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De-dollarisation interest jumps amid financial fragmentation, but US dollar dependence not ‘a very easy thing to overcome’

Interest in de-dollarisation is increasing given growing financial fragmentation risks worldwide, according to a report, but there is still not a credible alternative to the US dollar despite yuan internalisation efforts, political and financial leaders said at a forum at the weekend.


The report by the International Finance Forum (IFF) attributed the trend of using regional currencies rather than the US dollar to the adverse spillovers of unprecedented US monetary tightening.The US Federal Reserve raised interest rates 11 times in 17 months, hitting a 22-year high in July. “[De-dollarisation] could be one of the unintended consequences of the financial fragmentation,” the IFF report released on Saturday said.


Rising de-dollarisation could offer Beijing a chance to advance its ambitious plan of promoting more use of the yuan overseas, although the latest assessment from the People’s Bank of China (PBOC) suggested it still has quite a long way to go to challenge US dollar dominance.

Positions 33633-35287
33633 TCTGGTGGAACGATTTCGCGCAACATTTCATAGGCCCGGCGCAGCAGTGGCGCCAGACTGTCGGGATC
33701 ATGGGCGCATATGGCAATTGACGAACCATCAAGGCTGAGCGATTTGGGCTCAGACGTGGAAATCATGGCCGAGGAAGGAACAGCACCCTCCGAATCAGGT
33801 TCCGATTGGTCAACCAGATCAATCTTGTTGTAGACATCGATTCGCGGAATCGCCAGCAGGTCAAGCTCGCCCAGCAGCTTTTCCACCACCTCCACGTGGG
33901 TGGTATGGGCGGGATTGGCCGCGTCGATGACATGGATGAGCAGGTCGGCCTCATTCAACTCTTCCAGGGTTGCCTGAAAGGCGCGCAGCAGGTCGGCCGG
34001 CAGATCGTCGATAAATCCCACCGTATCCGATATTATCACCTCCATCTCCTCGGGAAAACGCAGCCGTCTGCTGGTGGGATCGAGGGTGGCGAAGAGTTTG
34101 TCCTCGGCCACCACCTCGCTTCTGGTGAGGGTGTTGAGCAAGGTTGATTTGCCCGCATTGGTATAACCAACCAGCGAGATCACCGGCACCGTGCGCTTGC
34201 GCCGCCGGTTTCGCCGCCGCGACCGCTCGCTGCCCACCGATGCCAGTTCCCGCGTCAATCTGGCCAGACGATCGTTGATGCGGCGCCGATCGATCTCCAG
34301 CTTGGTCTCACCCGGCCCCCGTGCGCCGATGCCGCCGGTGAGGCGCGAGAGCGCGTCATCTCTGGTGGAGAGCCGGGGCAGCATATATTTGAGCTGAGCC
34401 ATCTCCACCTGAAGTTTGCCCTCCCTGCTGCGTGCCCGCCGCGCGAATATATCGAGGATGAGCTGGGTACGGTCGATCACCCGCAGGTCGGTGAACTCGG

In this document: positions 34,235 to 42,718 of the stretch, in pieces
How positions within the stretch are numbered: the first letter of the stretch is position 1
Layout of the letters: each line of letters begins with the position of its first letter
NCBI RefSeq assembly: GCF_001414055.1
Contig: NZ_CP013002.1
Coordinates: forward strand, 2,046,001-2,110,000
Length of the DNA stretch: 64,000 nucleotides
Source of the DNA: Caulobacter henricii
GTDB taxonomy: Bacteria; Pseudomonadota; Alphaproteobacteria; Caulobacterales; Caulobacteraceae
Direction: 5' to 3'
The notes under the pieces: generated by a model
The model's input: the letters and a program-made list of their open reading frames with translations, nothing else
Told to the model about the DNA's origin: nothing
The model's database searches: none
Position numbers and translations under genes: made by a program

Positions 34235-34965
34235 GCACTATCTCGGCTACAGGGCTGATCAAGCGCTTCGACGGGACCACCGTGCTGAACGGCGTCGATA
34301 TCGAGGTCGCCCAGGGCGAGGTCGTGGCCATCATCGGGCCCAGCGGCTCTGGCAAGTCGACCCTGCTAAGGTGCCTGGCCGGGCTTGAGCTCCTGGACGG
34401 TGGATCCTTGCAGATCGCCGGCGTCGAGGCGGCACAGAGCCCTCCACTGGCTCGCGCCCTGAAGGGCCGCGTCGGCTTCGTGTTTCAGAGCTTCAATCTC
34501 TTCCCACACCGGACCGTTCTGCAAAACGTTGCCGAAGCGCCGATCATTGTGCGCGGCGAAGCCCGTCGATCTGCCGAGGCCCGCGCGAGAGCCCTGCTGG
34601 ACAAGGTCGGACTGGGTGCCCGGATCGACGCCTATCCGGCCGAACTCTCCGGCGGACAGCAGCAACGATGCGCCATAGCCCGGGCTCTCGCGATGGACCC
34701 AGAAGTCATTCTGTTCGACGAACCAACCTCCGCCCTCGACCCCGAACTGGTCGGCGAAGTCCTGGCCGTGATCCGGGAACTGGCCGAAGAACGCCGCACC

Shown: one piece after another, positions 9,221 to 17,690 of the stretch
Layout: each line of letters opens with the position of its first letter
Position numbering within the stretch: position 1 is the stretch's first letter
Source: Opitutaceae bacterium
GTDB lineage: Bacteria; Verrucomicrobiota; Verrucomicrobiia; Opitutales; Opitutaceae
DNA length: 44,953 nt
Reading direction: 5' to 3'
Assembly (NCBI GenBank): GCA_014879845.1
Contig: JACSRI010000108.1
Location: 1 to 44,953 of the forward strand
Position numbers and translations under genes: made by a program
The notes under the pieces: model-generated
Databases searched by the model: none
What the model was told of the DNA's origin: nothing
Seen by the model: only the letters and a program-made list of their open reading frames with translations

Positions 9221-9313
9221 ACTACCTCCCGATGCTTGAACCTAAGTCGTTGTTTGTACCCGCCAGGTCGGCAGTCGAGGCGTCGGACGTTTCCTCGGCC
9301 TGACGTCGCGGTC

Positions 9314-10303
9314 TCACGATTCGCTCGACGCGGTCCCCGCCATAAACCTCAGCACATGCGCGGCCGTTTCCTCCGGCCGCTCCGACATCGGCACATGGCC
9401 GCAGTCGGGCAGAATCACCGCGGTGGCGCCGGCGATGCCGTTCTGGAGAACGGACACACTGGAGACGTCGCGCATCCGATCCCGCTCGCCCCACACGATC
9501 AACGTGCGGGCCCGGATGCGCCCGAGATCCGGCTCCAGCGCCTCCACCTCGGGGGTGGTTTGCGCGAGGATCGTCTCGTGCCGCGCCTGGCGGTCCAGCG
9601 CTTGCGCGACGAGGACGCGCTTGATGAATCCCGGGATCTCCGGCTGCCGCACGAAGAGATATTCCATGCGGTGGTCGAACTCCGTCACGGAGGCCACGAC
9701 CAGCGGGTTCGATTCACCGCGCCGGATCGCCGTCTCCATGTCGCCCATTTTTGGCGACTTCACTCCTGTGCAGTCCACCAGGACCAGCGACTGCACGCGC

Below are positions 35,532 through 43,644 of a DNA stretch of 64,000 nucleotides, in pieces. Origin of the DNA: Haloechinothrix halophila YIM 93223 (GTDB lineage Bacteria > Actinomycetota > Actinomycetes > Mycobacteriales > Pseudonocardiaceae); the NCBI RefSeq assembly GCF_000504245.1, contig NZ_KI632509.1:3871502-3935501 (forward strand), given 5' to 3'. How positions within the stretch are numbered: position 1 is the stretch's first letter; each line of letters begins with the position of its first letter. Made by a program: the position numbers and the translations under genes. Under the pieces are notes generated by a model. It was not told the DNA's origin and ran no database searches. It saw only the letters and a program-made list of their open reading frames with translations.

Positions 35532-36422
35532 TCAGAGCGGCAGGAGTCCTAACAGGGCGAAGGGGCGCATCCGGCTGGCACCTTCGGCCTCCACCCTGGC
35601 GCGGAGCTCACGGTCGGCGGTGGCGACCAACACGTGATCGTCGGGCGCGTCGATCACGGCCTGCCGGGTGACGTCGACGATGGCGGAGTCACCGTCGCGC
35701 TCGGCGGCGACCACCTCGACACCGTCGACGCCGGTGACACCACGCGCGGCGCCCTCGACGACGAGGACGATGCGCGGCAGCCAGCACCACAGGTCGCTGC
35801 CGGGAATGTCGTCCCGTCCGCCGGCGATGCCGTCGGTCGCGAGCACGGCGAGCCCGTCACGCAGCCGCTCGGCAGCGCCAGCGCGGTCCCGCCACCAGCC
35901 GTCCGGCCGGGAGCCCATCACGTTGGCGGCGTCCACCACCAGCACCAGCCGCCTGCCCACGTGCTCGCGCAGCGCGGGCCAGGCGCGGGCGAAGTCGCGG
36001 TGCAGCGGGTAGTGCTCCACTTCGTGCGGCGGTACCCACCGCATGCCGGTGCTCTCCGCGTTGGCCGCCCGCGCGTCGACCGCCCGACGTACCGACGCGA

Financial sanctions could be weaponised, along with other forms of restrictions including embargoes, trade wars, seizure of assets, limiting access to capital and technology and screening of investments, which could eventually lead to global financial fragmentation, the report warned.However, political and financial leaders said at the IFF in Guangzhou on Saturday that there is not a credible alternative major currency that could absorb much of the global operations occupied by the US dollar.


The 2023 Global Finance and Development Report by the IFF echoed research released by the PBOC on Friday, which showed the yuan’s share in global payments, trade finance and central bank reserves is still far behind the US dollar despite progress in the past decade.

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